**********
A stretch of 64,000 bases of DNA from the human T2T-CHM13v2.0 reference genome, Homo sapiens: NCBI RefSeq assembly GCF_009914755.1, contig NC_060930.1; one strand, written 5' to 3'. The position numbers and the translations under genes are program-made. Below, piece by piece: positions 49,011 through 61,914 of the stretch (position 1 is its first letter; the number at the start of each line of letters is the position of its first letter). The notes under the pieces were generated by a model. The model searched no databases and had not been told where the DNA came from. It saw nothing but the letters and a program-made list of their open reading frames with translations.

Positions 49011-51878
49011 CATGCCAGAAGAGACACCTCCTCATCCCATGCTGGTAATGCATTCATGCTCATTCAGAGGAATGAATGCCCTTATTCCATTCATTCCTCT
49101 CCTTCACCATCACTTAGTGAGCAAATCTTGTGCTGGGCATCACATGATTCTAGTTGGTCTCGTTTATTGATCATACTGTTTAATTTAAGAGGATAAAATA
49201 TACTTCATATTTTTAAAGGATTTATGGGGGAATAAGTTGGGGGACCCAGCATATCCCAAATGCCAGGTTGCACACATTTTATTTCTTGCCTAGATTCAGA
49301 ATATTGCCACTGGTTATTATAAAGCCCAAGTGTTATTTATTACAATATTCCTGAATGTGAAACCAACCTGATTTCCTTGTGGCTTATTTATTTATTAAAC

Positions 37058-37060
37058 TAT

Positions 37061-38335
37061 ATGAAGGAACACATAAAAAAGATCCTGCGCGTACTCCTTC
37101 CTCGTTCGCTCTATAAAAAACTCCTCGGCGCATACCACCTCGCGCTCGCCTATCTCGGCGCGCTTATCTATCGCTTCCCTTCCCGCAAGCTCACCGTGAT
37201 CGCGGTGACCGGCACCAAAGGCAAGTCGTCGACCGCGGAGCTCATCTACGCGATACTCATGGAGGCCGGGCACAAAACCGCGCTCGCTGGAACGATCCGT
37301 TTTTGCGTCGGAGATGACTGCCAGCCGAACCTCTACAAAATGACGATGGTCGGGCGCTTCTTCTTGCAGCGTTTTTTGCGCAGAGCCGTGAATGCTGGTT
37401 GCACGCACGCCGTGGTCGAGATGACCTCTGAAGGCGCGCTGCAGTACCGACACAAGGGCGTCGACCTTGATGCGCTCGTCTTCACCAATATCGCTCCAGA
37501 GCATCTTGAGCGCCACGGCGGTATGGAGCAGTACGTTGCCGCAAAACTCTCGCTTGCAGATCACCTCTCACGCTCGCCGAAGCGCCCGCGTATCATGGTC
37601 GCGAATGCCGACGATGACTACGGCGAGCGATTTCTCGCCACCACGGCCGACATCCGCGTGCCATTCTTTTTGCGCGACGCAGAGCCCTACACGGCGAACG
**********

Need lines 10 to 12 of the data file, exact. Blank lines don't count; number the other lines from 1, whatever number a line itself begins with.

37061 ATGAAGGAACACATAAAAAAGATCCTGCGCGTACTCCTTC
37101 CTCGTTCGCTCTATAAAAAACTCCTCGGCGCATACCACCTCGCGCTCGCCTATCTCGGCGCGCTTATCTATCGCTTCCCTTCCCGCAAGCTCACCGTGAT
37201 CGCGGTGACCGGCACCAAAGGCAAGTCGTCGACCGCGGAGCTCATCTACGCGATACTCATGGAGGCCGGGCACAAAACCGCGCTCGCTGGAACGATCCGT